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Old 10-23-2006, 05:11 PM   #1
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What do you guys know about 944's?

Depending on how much in repairs the Boxster sets me back of course. I have been looking at 944's on e-bay for the last couple of weeks but I dont know anything about them. I can pick up a decent looking high mileage 944 for a little over 2k. I would like to drive it in the winter and maybe a few times over the summer beat the heck out of it on a track. Waste of time? Keep in mind I dont care if its turbo they are still pricey for a winter beater as far as Im concerned. I have researched web forums and the only thing I figured out is the fact that they need the timing belts looked after. Any info?
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Old 10-23-2006, 05:59 PM   #2
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944s require a lot of maintenance, head on over to:

http://www.clarks-garage.com/
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Old 10-23-2006, 06:01 PM   #3
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ohioboxster,

My first Porsche was a 1987 924S which I had for about 2 years ( 2003 - 2005 ).

Basically the same as a 944 without the flared wheel wells...

A fun little car ( picked it up for about $3k ) but absolutely SUCKS in the snow !!!

The hatchback and removable sun roof is nice, but due to the front engine / rear wheel drive design, if there is ANY snow on the ground don't expect to go anywhere ( I found this out the hard way one night ).

Hope this helps...

Nick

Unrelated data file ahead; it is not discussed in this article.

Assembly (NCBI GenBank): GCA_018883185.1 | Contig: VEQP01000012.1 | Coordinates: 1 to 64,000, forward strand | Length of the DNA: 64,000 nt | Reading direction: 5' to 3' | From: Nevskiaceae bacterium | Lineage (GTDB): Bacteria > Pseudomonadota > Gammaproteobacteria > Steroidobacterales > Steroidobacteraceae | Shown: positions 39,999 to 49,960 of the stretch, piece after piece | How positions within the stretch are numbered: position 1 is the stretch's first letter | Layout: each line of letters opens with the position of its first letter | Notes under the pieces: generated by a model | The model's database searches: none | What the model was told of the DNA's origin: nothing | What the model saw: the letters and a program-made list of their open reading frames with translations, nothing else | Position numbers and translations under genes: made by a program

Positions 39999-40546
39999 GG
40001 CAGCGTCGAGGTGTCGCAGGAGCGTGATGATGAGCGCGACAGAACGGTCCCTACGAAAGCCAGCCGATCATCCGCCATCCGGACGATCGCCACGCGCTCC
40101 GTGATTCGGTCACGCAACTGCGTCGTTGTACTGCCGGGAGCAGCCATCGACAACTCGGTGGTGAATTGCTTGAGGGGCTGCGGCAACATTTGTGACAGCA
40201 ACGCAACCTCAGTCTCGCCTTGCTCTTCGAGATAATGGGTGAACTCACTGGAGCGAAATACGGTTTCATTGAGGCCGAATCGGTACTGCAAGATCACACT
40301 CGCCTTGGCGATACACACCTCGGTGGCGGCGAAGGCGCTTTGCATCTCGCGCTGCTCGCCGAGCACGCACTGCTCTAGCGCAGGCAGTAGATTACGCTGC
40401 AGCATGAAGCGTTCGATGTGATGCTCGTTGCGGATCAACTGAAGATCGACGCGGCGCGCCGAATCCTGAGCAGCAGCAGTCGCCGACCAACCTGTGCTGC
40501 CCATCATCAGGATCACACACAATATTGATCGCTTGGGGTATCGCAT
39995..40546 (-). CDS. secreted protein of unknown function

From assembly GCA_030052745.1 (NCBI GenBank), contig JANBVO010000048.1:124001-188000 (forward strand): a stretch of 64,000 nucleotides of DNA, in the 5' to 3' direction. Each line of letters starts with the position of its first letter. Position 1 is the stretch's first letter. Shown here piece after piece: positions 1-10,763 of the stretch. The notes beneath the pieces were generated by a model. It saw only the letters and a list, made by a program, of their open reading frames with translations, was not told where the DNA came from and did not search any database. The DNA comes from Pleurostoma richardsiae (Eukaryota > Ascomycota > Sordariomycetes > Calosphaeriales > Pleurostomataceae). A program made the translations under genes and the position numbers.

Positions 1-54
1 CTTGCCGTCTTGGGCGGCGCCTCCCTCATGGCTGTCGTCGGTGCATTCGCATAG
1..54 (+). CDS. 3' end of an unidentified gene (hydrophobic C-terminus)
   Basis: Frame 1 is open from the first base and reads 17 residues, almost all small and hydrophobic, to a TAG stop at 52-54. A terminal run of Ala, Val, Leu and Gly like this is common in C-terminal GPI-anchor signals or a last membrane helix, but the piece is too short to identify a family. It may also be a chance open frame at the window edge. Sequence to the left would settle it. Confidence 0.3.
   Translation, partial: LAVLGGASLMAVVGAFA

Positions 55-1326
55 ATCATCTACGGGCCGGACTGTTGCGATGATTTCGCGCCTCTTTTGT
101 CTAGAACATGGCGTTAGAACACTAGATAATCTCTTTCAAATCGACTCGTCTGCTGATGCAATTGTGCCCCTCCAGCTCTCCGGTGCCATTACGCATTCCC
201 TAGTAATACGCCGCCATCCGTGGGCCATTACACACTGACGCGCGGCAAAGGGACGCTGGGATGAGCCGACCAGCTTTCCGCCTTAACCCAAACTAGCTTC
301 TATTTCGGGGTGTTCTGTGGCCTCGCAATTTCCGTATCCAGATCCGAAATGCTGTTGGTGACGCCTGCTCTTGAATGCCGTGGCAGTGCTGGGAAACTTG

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Old 10-23-2006, 06:04 PM   #4
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Ohio, my mechanic says that the 944 is the repair shop's dream... always in for this and that, and the parts and labor ain't cheap.

My mechanic claims he bought and paid for his wife's new Mercedes with the monies coming in from repairing 944's!
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Old 10-23-2006, 06:05 PM   #5
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ohioboxster,

I had a '84 944 before I got my Boxster. Yes the timing belt is important to check out. My 944 had the belt broken and replaced before I bought it. The car ran great, but it would not pass emissions testing. Found out it had a bent valve. This lead to the whole head getting rebuilt (also replaced the timing belt). Replacing the belt requires you to take the whole front of the engine off. So you might as well replace oil seals and water pump (if it has not be done already). The 944 also has an issue with motor mounts not lasting. The replacements are much better than the originals. All in all it was a fun car. They handle well and parts are not as costly as the Boxster. Further, things are easier to get to than in a Boxster. You will probably appreciate that after your SC install.

The only major draw back was I never got acknowleged in the 944 like I do in the Boxster. 911 and Boxster owners now give me the nod. I feel so special.

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Old 10-23-2006, 06:12 PM   #6
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I found that there are a ton of high mileage 944's out there some in the 200k range, it just kind of made me think that the car must not be too bad. I did notice the timing belts and water pump issues. I really dont want a money pit.
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Old 10-23-2006, 06:28 PM   #7
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Quote:
Originally Posted by NickCats
ohioboxster,

My first Porsche was a 1987 924S which I had for about 2 years ( 2003 - 2005 ).